3. Sussman, Mark. "Charles W. Chesnutt's Stenographic Realism." MELUS: The Journal of the Society for the Study of the Multi-Ethnic Literature of the United States, vol. 40, no. 4, 2015, pp. 48-68. EBSCOhost, www.systems.wsu.edu/scripts/wsuall.pl?url=http://search.ebscohost.com/login.aspx?direct=true&db=mzh&AN=2016380636&site=ehost-live. Jessica









Digital Day: Basic Wordpress, HTML, and CSS

  1. Walt Whitman Archive http://whitmanarchive.org/ Heather
  2. Willa Cather Archive https://cather.unl.edu/ Nazua
  3. Virginia Woolf Online http://www.woolfonline.com/ Jessica
  4. The NINES Project http://www.nines.org Curtis
Posner, Miriam. "How Did They Make That?" http://miriamposner.com/blog/how-did-they-make-that/.
Proposal for Paper 1






    Questioning Boundaries and Categorization: American/Canadian/Chinese?

    Presentation: Heather
    Sui Sin Far, stories from Mrs. Spring Fragrance (read all but especially these):

    • "Mrs. Spring Fragrance"
    • "The Wisdom of the New"
    • "'Its Wavering Image'"
    • "Her Chinese Husband"
    • "The Americanizing of Pau Tsu"
    • "In the Land of the Free"
    • "The Smuggling of Tie Co"
    1. Earhart, ch. 3 "What's In and What's Out" Curtis
    2. The 'Thrill' of Not Belonging: Edith Eaton (Sui Sin Far) and Flexible Citizenship By: Chapman, Mary; Canadian Literature, 2012 Spring; 212: 191-195. (journal article) Nazua
    3. Appendix A (Broadview Edition), pp. 221-238. Jessica







Wharton, The House of Mirth (1905)

Presentation: Curtis

  1. Saltz, Laura. "'The Vision-Building Faculty': Naturalistic Vision in The House of Mirth." MFS: Modern Fiction Studies, vol. 57, no. 1, 2011, pp. 17-46. EBSCOhost, www.systems.wsu.edu/scripts/wsuall.pl?url=http://search.ebscohost.com/login.aspx?direct=true&db=mzh&AN=2011392126&site=ehost-live Nazua
  2. Sherman, Sarah Way. Sacramental Shopping: Louisa May Alcott, Edith Wharton, and the Spirit of Modern Consumerism. U of New Hampshire P, 2013. (Chapter 4: "Smart Jews and Failed Protestants." (Blackboard) Jessica
  3. Fleissner, Jennifer L. "The Biological Clock: Edith Wharton, Naturalism, and the Temporality of Womanhood." American Literature: A Journal of Literary History, Criticism, and Bibliography, vol. 78, no. 3, Sept. 2006, pp. 519-548. EBSCOhost, www.systems.wsu.edu/scripts/wsuall.pl?url=http://search.ebscohost.com/login.aspx?direct=true&db=mzh&AN=2006533360&site=ehost-live. Heather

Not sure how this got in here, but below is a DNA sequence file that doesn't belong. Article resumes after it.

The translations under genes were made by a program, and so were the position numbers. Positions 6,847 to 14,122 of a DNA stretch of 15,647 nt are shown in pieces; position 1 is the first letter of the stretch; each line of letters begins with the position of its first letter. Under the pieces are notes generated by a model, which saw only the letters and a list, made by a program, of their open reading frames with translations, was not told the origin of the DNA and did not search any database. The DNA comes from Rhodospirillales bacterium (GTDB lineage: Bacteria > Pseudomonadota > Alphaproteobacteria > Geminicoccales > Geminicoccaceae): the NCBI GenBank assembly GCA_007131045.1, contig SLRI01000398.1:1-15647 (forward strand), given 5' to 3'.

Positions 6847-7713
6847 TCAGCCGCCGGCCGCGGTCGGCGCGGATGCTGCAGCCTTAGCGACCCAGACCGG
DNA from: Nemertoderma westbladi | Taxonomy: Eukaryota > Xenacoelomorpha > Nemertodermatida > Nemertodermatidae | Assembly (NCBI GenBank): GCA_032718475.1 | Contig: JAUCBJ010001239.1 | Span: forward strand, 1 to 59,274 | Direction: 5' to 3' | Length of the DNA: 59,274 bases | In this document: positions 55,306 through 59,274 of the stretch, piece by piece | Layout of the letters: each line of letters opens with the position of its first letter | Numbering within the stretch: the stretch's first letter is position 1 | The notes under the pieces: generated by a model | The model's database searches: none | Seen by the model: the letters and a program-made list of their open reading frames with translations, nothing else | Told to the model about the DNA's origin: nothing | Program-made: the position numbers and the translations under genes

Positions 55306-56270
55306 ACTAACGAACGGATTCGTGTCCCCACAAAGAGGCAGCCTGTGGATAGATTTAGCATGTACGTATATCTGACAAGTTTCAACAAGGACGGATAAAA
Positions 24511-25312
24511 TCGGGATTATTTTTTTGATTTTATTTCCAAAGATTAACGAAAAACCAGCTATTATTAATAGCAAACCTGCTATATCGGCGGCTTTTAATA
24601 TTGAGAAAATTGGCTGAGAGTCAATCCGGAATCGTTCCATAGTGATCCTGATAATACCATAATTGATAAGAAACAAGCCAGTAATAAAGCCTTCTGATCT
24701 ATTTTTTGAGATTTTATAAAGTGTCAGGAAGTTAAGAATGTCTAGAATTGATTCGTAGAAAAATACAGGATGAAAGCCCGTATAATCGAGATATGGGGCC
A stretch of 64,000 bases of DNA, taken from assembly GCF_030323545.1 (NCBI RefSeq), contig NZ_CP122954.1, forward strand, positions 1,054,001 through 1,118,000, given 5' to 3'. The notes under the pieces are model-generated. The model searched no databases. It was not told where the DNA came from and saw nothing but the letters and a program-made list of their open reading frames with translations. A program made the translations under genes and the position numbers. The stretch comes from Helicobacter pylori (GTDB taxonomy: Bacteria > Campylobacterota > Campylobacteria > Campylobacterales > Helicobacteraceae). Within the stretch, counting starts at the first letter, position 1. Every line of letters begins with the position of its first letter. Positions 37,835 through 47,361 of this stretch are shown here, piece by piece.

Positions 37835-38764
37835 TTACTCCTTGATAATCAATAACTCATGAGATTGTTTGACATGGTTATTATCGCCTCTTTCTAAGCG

Digital Day: Creating an Edition or an Archive (Is it Worth It?) Paper 1 due
Guest Speaker: Roger Whitson

(ScannerPro, Ed, etc.)
  1. Earhart, ch. 2 "The Era of the Archive" Curtis
  2. McGann, ch. 2 "The Inorganic Organization of Memory" Jessica
  3. Williams, "Textual Criticism" (Blackboard) Heather

Paper 1






Wharton, The Reef (1912)

Presentation: Nazua

  1. Renfroe, Alicia Mischa. "Rights and Justice in Edith Wharton's The Reef." Women's Studies: An Interdisciplinary Journal, vol. 39, no. 3, Apr. 2010, pp. 238-261. EBSCOhost, www.systems.wsu.edu/scripts/wsuall.pl?url=http://search.ebscohost.com/login.aspx?direct=true&db=mzh&AN=2010641762&site=ehost-live Jessica
  2. Peel, Robin. "Vulgarity, Bohemia, and Edith Wharton's the Reef." American Literary Realism, vol. 37, no. 3, 2005, pp. 187-201. EBSCOhost, www.systems.wsu.edu/scripts/wsuall.pl?url=http://search.ebscohost.com/login.aspx?direct=true&db=mzh&AN=2005532268&site=ehost-live Nazua
  3. Sutherland, "Anglo-American Editing" (Blackboard) Curtis







Wharton, The Custom of the Country (1913)

  1. Towheed, "When the Reading Had to Stop" (Blackboard) Curtis
  2. Orlando, Emily J. "Edith Wharton and the New Narcissism." Women's Studies: An Interdisciplinary Journal, vol. 44, no. 6, Sept. 2015, pp. 729-752. Jessica
  3. Toth, Margaret. "Shaping Modern Bodies: Edith Wharton on Weight, Dieting, and Visual Media." MFS: Modern Fiction Studies, vol. 60, no. 4, 2014, pp. 711-739. Heather







Wharton, The Age of Innocence (1920)
Presentation: Jessica

  1. Beer, Janet and Avril Horner. "'The Great Panorama': Edith Wharton as Historical Novelist." Modern Language Review, vol. 110, no. 1, Jan. 2015, p. 69. EBSCOhost, www.systems.wsu.edu/scripts/wsuall.pl?url=http://search.ebscohost.com/login.aspx?direct=true&db=mzh&AN=2015391396&site=ehost-live Nazua
  2. Fraiman, Susan. "Domesticity beyond Sentiment: Edith Wharton, Decoration, and Divorce." American Literature: A Journal of Literary History, Criticism, and Bibliography, vol. 83, no. 3, Sept. 2011, pp. 479-507. EBSCOhost, www.systems.wsu.edu/scripts/wsuall.pl?url=http://search.ebscohost.com/login.aspx?direct=true&db=mzh&AN=2011383509&site=ehost-live Heather
  3. Jessee, Margaret Jay. "Trying It On: Narration and Masking in the Age of Innocence." Journal of Modern Literature, vol. 36, no. 1, 2012, pp. 37-52. EBSCOhost, www.systems.wsu.edu/scripts/wsuall.pl?url=http://search.ebscohost.com/login.aspx?direct=true&db=mzh&AN=2013380253&site=ehost-live Curtis
Proposal for Paper 2






Digital Day: Visualizing Texts: Scalar (Omeka, Neatline,Voyant Tools)

  1. Earhart, ch. 4 "Data and the Fragmented Text" Jessica
  2. McGann, ch. 6 "Digital Tools and the Emergence of the Social Text" Heather






Edith Wharton: Digital Visions

Bring laptop to class. Introduction to TEI (download free 30-day version of OxYgen and install from https://www.oxygenxml.com/xml_editor/download_oxygenxml_editor.html)

  1. Huitfeld (Blackboard) Nazua


 11/20 Thanksgiving Break  



Conclusions and Journal Publication Workshop

  1. McGann, ch. 7 "What Do Scholars Want?" Jessica
  2. Shillingsburg, "Negotiating conflicting aims in textual scholarship" in From Gutenberg to Google (Blackboard) Nazua
Paper 2 due to respondents





 In-class conference Paper 2 due






Course Requirements

Attendance and Participation. Attendance and good class participation are essential.

Papers and Presentations.